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Churning and Reconfiguration

“It is in your power to withdraw yourself whenever you desire.  Perfect tranquility within consists in the good ordering of the mind.  The realm of your own.”

~Marcus Aurelius – Meditations

There are days when I forget there is a raging global pandemic and that the United States is on the brink of losing grip on it’s democratic principles.  I am fortunate in this regard.  I live on a little acre, in a gentle village, mostly surrounded by nature.  At least that is how I frame it when I am at home.

“To know fully even one field or one land is a lifetime’s experience.  In the world of poetic experience, it is depth that counts, not width.  A gap in a hedge, a smooth rock surfacing a narrow lane, a view of a woody meadow, the stream at the junction of four small fields – these are as much as a man can fully experience.”

~Patrick Kavanagh

I am fortunate indeed.  And so I share a bit of it here with you on this blog.

In spite of an autumnal hinting in the air, the garden still produces in beauty and food.  I follow close behind with camera and paint box.

There are many mysteries to unpack in a little box of colors.  We should all have one, to better understand the world in which we find ourselves.

It is good practice, I think.

To follow the colors and shapes of one season into the next is to find ourselves in a maelstrom of change.   And couldn’t we all do a bit of finding ourselves in the world right now?

I think of color matching as a form of chromatic meditation.

From the vine into the sketchbook…..

And of course into the kitchen.

We continue to marvel at how our little accidental garden has come together so unexpectedly this season.

The garden comes together yes, but I feel like falling apart.  Not completely, of course.  There are many things here (just right here) that are wonderful, this is true.  But there are significant things in the broader world at large giving me pause that I work through bit by bit these days.

Politics in this country continue to go back in time.  Sadly I know I have people in my sphere for whom this feels like a good thing.  My so-called “pro-life” leaning acquaintances who vote Republican, merely to get pro-choice laws reversed.  And yet, they seem to forget that abortion rates were lowest ever under President Obama, while the lives and well-being of people already born slide back into the realm of understood inequity.  How is this “pro-life”?  I do not understand it.

On a broader scale, climate change continues to wreak havoc and it just doesn’t seem to be getting the attention it deserves in the world,  in our country in particular.

It does no one any good to obsess over these concepts on the global scale, only to freeze in terror on the personal.  And so I do not.  I do what I can with the garden, in the voting booth.  (Have you registered to vote?  It’s imperative for our survival, I think)  I stay informed, to the best of my ability, while also attending to my inner world where art and music and magic reign supreme.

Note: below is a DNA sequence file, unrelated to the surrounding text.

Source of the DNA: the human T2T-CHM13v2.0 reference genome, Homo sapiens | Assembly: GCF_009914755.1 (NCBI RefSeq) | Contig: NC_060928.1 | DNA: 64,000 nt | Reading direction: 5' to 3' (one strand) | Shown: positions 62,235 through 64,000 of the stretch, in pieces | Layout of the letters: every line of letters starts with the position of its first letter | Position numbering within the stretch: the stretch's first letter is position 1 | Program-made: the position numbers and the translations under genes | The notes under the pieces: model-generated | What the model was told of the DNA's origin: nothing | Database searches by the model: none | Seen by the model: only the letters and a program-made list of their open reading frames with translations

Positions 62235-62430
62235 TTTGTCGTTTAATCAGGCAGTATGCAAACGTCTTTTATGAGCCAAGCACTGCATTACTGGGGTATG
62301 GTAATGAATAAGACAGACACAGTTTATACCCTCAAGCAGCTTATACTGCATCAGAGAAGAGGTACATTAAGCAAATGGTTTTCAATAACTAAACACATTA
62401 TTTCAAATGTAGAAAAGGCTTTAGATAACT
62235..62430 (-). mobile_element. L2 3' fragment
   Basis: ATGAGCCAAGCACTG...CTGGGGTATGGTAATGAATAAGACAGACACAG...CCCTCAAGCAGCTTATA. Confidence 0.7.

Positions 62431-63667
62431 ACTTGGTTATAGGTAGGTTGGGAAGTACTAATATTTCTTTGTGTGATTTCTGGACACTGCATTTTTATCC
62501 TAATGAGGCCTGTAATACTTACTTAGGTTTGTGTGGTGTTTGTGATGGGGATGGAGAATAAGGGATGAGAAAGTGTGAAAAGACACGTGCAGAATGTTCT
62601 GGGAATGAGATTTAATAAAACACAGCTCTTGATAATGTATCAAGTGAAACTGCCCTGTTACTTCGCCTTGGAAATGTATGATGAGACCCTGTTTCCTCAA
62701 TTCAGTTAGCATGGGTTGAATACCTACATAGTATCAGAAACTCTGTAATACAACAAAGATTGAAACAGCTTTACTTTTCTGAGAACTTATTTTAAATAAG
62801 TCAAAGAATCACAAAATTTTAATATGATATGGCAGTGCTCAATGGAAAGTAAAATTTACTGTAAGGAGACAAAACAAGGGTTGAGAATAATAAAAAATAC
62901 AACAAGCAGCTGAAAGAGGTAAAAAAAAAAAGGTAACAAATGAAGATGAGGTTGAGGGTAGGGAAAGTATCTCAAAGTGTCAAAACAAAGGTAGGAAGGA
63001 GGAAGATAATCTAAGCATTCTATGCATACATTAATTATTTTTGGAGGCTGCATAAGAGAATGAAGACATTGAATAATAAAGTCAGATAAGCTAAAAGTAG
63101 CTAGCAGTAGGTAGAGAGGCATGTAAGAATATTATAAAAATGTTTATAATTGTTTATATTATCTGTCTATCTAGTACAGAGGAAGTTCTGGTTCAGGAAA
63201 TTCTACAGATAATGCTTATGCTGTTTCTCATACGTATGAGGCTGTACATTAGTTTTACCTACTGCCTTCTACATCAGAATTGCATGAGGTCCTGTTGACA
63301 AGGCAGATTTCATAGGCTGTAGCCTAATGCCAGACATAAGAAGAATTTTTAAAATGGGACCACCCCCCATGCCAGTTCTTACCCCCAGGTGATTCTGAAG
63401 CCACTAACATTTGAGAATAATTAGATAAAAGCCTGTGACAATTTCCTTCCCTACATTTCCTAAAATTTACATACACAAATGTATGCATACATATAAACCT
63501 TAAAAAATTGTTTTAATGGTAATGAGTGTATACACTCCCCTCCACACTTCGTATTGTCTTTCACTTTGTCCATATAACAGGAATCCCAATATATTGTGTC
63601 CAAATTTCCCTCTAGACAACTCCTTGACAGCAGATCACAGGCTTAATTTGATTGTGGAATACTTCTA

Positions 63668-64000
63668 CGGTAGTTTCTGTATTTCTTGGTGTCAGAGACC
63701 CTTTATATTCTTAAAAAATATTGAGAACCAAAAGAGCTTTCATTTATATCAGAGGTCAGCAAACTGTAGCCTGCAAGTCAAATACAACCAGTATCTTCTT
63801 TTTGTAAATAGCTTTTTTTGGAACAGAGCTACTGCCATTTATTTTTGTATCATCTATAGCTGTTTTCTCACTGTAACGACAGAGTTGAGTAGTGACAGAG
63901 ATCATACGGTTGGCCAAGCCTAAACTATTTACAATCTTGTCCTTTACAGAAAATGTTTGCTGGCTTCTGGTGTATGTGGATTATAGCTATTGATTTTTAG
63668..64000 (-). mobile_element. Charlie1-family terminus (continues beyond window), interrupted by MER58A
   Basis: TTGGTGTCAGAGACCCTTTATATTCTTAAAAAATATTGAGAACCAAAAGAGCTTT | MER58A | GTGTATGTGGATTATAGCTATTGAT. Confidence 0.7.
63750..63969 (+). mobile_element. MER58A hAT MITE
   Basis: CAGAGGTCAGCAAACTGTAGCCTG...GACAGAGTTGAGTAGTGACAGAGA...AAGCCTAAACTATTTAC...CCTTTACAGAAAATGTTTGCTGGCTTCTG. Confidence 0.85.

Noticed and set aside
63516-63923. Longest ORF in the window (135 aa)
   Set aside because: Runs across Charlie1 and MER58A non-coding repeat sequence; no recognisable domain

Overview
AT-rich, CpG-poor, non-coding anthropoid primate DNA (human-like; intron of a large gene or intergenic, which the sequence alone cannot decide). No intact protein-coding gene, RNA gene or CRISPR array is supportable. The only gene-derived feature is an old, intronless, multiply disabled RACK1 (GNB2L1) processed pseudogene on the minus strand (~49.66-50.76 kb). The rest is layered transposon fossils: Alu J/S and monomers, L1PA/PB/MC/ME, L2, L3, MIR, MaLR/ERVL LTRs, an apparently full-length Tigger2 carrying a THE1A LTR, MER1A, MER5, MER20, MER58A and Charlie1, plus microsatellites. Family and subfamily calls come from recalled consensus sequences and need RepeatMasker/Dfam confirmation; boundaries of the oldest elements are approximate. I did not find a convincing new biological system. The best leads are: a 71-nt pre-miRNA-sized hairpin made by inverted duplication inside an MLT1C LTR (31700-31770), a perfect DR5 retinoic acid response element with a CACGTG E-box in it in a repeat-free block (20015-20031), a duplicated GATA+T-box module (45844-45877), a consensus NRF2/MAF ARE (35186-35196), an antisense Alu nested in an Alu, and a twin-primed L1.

I head outside to clear my head and I pay attention to the specific color of brown found on a receding fern.

I replicate it’s delicious color.

I think it needs more blue actually….

“Light is the mother of color.”

~Alma Thomas

Just over a week ago I was informed that my flagship Travel Journaling class, held each summer in Taos, New Mexico (cancelled this past summer due to the covid-19 crisis) could possibly go forward in June 2021…. but at half capacity due to regulations surrounding the pandemic.  Suddenly my “staff” (read, spouse and dear friend in support of this work) found themselves crunching numbers to see if this is indeed even doable.  As it turns out, with a small price hike, it is doable, even though I may have to turn a number of folks away or grant them space on a wait list. ( I was to have a full and bustling class this next year…..)

Like so many others I know in a variety of work-realms, I find myself questioning the very nature of what I do.  And it’s not just the pandemic which has me pondering the imponderable.  I wonder about all the flying I do (which to be fair, isn’t much compared to many, but shouldn’t we all be doing our part?)  I wonder about nurturing and admiring the very ground beneath my feet instead of traipsing round the world looking for beauty.  I have a couple of book ideas brewing where I focus on just this one little acre and all it has to offer.

“These are the fruits of my reverence, This is a love story.”

Obi Kaufman

I spend more and more time alone to think about it all.

“Nowhere can a man find a quieter or more untroubled retreat than in his own soul.”

Marcus Aurelius

I could really use an agent or an editor or someone interested in getting these thoughts out into the world outside of this blog.  I am not sure how to find one.  I do know that I will just keep writing, and submitting and see what happens.  If for no other reason than to settle my spirit in these troubled times.  Perhaps someday, someone will take notice.  (Like this lovely blogger!)

In another world, before this one, I was to travel to Ireland with a fellow artist and dear friend for a month’s residency in that land of magic.  The month was to be October.  We should be on the road just now.  Here we are below, in Antigua last spring.  While we were working separately there, we came together for some meals and mayhem along the way which was a blast.

Julie Persons and myself with the lovely and captivating personality of Claudia. Both Julie and Claudia make the world a better place with their presence in it.

One thing we share in our work is a deep sense of play.  I miss that.

Alas, our residency is canceled due to the pandemic.  For now.  We shall see what the coming years hold.  We allow grief for what could have been while also making room for the Big Griefs at hand in these unexpected times.  We will get there eventually, we hope.  We have come to expect the unexpected.

As for me, I continue to root down.  And grow the seeds which are planted here.

I’m a bit out of practice in the painting department, outside of a badger now and then – week to week – and that is ok.  I’ve ordered a little phone-holder tool that might help me share some of my process via video and perhaps that might enliven my social media game a bit in the coming weeks.  I don’t know.  (And whether I care for social media is another post entirely!)

It has thankfully begun to rain here, sorely needed after weeks of dry.  We are grateful.  I am going to go play some pipes out in the “back room” which is falling down and due for a rebuild any day now.  I am grateful for the distraction.

Below I am linking a few things making me think more deeply just now, helping me stay sane, keeping me hopeful.  I hope you will check them out as well.  Stay safe.  Stay sane.  I shall write to you from a different world in the coming days.  Stay tuned……